Boredom is the real danger we face when we approach the Christmas story. It’s so familiar, our minds just hit the highlights, because we think we’ve already plumbed the depths of every detail. But if we could approach the nativity as if we’ve never read it before, we’d discover something new and exciting—we’d discover the birth of Jesus is a gift too wonderful for words.
Although it won't be as simple as in years past I have resolved to rid myself of my selfish attitude, only interested in what I can get out of Christmas.
If you aren’t Jewish, then you’re what the Bible calls a “Gentile.” Most folks who follow the Jewish Messiah, Jesus, are just that—Gentiles. And as Gentiles, most of us don’t always understand Jewish Scripture, the Old Testament. This is particularly true when it comes to reading the prophetic books of the Bible. However, it’s helpful to keep in mind that the Old Testament makes the first announcements of Messiah’s coming and ministry. And few prophetic books have more prophecies about Messiah Jesus than the book of Isaiah.
Buckle up and keep your hands inside the vehicle at all times, because you’re about to go on the wildest ride of your life. This ride will involve time travel, taking you all the way past human history, the creation of Adam and Eve, and the beginning of the universe. This ride—this journey—will transport you to eternity past, to a time before time began. Are you ready? It’ll require you to use your imagination and think, but it’s a trip worth making.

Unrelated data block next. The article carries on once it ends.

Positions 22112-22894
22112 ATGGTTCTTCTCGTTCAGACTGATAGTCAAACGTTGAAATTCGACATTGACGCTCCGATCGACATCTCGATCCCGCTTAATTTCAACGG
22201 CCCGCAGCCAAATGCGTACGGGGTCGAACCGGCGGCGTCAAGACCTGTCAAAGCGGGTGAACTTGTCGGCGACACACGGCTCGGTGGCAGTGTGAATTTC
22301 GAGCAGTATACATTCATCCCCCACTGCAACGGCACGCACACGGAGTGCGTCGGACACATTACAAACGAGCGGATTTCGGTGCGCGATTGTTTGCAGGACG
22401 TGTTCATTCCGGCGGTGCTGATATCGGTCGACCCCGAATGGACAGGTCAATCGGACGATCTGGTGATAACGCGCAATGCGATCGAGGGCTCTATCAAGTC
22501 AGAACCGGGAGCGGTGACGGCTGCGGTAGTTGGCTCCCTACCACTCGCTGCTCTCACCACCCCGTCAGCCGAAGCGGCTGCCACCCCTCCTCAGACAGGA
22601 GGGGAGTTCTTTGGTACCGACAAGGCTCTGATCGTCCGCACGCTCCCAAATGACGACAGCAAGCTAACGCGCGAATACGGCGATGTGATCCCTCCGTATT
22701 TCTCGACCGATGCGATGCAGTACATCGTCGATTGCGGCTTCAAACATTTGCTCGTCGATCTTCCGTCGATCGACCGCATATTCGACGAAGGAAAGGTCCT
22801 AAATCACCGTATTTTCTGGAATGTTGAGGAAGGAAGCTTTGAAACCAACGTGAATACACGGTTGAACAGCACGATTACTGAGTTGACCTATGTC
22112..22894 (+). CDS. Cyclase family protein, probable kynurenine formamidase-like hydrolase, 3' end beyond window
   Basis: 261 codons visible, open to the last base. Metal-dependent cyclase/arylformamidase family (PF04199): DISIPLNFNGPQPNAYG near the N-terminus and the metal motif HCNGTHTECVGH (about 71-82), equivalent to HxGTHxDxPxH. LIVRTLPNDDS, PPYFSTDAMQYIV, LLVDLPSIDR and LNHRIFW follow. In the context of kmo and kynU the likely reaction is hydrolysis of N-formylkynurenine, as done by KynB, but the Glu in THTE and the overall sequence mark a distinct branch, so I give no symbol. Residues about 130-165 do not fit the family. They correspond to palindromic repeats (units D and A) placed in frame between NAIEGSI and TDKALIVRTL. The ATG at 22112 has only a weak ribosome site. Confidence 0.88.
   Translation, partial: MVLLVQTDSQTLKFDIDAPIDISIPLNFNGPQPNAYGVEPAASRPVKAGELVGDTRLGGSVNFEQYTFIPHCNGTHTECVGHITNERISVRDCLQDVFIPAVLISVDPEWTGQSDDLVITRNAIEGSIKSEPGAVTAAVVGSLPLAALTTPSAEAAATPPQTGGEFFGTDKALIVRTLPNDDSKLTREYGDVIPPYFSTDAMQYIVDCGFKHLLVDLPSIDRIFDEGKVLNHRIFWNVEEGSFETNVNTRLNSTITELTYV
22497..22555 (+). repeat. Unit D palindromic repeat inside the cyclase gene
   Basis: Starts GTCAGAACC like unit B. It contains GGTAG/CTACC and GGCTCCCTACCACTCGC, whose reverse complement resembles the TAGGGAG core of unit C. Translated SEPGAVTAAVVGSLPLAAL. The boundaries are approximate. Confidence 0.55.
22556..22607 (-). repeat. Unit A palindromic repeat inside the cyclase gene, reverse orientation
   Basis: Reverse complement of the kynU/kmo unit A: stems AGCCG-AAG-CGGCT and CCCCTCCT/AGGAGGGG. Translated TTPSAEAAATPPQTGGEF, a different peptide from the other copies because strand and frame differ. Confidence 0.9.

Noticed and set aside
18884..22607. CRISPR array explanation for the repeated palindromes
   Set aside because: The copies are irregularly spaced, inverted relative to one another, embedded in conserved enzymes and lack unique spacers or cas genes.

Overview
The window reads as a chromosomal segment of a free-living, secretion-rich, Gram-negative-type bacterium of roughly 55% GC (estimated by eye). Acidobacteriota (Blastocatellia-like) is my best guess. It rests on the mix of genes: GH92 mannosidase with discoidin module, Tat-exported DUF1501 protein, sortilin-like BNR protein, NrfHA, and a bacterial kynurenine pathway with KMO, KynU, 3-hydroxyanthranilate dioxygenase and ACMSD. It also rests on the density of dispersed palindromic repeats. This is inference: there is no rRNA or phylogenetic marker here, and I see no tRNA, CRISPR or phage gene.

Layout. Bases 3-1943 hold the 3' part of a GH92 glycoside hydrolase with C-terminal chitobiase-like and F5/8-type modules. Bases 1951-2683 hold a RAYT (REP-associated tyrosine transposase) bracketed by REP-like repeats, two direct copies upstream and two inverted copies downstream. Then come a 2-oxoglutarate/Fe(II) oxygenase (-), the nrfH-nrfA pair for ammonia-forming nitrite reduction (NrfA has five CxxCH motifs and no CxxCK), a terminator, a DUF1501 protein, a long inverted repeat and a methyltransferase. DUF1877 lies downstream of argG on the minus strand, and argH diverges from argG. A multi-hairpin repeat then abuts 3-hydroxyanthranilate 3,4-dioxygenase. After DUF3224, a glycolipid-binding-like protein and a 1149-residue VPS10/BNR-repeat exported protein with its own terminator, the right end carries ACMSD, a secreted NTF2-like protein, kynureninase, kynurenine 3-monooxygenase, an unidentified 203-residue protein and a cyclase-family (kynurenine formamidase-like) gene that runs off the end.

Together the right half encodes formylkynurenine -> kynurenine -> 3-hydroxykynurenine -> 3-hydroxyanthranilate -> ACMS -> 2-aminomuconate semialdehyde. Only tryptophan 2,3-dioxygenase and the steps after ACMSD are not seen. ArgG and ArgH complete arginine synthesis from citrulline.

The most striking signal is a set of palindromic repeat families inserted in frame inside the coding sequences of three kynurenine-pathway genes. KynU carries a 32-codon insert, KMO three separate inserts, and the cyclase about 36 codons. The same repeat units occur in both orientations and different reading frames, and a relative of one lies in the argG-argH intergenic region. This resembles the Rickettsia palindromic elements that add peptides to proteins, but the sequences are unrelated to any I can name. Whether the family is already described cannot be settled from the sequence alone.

A Christmas of our own making is bound to fail. Christmas is God-made and doesn't disappoint.
Christmas is a bold reminder of the arrival of One who pursued us beyond reason. Of a Saviour who would rather die than live without us.
Until we are finally in the presence of God with all His saints we will never get rid of all loneliness; it is an inescapable part of life. But we can control it.
We all have an intuitive sense of justice and that wrong must be atoned for. But because of our sin nature we are prone to self-atonement and false guilt, a sense and thought that we must somehow pay the penalty ourselves.
On this our 29th anniversary, we've been reflecting on the words theologian Rod Stewart sings, “I wish that I knew what I know now when I was younger.” Here are a few things we know now.